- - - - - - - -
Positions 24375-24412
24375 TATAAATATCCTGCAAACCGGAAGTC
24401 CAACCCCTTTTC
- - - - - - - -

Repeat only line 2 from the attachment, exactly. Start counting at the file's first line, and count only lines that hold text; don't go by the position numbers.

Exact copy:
24375 TATAAATATCCTGCAAACCGGAAGTC